Gas prices surge in new year |

Gas prices surge in new year

Associated Press

Just seven days into the new year, pump prices have surged past 2009 highs as winter storms and a flood of speculative money send oil prices higher.

Nationwide, the average gallon of gas is just under $2.71. Meanwhile in Nevada the average price per gallon is $2.81, up from $1.85 per gallon in January 2009. For a typical Nevada motorist using 50 gallons of gas a month, that translates to $140.35 in fuel, up from $92.30 from a year ago.

Americans are now spending about $1 billion a day on gasoline with most paying 90 cents to a dollar or more per gallon than they did a year ago.

In less than a month, crude prices have jumped

20 percent and yesterday peaked above last year’s high. That has dragged pump prices to new 15-month highs.

Gas prices in some coastal cities are already at or close to $3, and many energy experts believe that most of the nation will follow along this spring as refiners switch over to less polluting blends of gas as required by law.

Yet that scenario is heavily dependent on the fiscal health of the country in coming months, said Geoff Sundstrom of auto club AAA.

“With gasoline, much of that is going to depend on the ultimate strength of the economy in the spring and higher demand seasonally for fuel,” he said.

Demand for gasoline will come nowhere close to levels just two or three years ago, said Sundstrom.

The average price for gas in Nevada is still off from the June 2008 high of $4.27 per gallon. Fifty gallons per month at that rate equals $213.40.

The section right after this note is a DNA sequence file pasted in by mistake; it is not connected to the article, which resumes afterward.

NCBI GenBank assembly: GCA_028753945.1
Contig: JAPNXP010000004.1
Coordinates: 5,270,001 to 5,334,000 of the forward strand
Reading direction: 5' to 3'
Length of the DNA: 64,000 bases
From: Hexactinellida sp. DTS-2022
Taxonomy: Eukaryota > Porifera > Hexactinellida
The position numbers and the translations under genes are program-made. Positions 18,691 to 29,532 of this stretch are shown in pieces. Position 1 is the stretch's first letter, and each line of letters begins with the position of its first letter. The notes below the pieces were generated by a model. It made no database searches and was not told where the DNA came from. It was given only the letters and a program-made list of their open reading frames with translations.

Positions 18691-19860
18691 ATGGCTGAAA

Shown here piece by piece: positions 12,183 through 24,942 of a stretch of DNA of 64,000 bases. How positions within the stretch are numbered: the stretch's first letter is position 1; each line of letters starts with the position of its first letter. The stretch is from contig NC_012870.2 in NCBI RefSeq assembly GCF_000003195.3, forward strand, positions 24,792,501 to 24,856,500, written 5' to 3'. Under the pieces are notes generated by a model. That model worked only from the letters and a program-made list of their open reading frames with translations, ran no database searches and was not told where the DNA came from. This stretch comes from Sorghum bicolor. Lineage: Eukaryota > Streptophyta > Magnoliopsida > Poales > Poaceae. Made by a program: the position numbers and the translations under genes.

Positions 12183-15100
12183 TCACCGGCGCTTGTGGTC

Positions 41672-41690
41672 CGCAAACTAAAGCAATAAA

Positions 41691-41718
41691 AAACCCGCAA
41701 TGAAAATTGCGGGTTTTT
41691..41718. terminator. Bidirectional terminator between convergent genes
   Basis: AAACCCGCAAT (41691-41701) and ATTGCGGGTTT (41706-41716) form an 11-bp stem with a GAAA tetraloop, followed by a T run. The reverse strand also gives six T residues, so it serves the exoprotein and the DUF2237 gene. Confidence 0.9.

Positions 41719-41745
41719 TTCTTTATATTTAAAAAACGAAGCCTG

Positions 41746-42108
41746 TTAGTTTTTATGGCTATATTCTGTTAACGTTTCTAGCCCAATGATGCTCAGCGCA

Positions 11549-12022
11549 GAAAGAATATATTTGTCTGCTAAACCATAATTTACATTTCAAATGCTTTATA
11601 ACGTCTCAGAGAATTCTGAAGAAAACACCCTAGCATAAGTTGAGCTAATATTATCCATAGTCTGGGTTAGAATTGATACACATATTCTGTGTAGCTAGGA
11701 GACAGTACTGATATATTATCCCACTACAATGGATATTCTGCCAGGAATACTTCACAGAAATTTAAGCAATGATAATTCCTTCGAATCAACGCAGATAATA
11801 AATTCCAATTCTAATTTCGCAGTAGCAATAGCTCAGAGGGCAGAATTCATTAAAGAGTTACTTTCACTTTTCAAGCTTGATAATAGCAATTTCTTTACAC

Still, prices are rising fast; 7 cents in just the past week, according to AAA, Wright Express and Oil Price Information Service.

The run-up in gasoline prices has had nothing to do with demand for gasoline that is so weak that refiners have been shutting down operations and scaling back others. The government said Wednesday that refineries operated at just 79.9 percent capacity for the week that ended Friday, well below historical averages.

Valero Energy, the nation’s largest independent refiner, has posted consecutive quarterly losses and expects a loss in the fourth quarter as well.

Refiners are paying high prices for the crude that they turn into fuel, but say demand for fuel is so low that they cannot recoup those costs when they bring their products to the market.

“We have to see strongly increased demand, which we’re not seeing for both distillates and gasoline,” he said.

In fact, winter storms have driven gasoline demand down sharply because people have been unable to drive.

• Nevada Appeal reporter Brian Duggan contributed to this report.